As if getting to Mars and establishing the first colony there wasn't dangerous enough, a new analysis of cratering rates suggests that over a three-year expedition to Mars, the planet will likely get hit by at least one asteroid large enough to cause an impact explosion in the megaton range. Good times.
A megaton impact every three years may seem like a good reason not to spend a lot of time on Mars, but Earth gets hit by crap from space all the time too. It's a little safer around here thanks to our distance from the asteroid belt, and our protective atmosphere means we have less to worry about in general. That said, we should be experiencing megaton-level events once every 15 years or so, although you have to remember that there's a lot of ocean out there: the odds of an asteroid striking (or exploding above) a populated area, while decidedly not zero, are not especially high, either. Every century, we're due for a 10-megaton event, and the last one was in 1906, so we're already overdue. For the record, one megaton is slightly smaller than the largest nuke that the United States currently has in its arsenal, which is a scary enough thought on its own.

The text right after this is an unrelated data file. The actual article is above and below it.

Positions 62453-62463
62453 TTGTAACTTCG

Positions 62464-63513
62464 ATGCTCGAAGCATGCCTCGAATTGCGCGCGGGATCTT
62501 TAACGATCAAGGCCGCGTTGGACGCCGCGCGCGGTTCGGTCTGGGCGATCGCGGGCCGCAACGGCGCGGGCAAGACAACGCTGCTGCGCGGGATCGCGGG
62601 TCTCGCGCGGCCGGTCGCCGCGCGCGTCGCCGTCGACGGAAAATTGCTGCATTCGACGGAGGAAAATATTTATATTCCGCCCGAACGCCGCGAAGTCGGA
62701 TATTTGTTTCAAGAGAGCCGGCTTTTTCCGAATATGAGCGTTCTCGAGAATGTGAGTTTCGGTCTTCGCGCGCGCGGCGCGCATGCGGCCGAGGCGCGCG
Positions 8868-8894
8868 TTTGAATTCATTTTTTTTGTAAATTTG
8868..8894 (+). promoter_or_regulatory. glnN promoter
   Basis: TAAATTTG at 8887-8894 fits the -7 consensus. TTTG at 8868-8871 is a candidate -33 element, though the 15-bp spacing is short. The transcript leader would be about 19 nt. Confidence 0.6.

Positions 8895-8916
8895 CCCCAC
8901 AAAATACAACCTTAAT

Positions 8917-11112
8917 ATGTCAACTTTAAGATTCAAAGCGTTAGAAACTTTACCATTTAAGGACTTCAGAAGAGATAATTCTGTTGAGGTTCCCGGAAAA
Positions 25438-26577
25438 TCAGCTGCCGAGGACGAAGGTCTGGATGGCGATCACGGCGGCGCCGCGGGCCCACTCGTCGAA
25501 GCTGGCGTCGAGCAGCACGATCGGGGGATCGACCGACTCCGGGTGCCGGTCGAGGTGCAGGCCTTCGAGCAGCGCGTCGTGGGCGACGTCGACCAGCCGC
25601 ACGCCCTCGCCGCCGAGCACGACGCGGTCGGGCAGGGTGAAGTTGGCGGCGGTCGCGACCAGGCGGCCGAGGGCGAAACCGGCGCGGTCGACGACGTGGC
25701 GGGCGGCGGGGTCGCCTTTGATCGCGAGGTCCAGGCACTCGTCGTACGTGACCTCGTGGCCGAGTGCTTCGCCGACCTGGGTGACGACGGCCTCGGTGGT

Anyway, forget about Earth, we're talking about Mars. While the probability of an asteroid impacting Mars somewhere every three years may be pretty good, the probability of an asteroid impacting Mars somewhere you care about every three years is not that great. On the other hand, a one-megaton explosion packs a lot more punch on Mars, since the atmospheric density is a lot lower. Realistically, though, humans exploring Mars should probably not bother to worry about asteroid impacts, because we generally can't see them coming, and without seeing them coming, there's nothing that you can really do. Just chalk it up as another hazard that Martian colonists will have to deal with, along with the cold temperatures, lack of oxygen, high radiation, and aliens.
Oh, and here's a fun fact: did you know that the probability of you dying in an asteroid impact is about 1 in 200,000, even though nobody's ever died from one in recorded history? The math works out this way because in the event of a major impact, so many people will die all at once, that it becomes a serious threat to the human race, which likely includes you. Yay!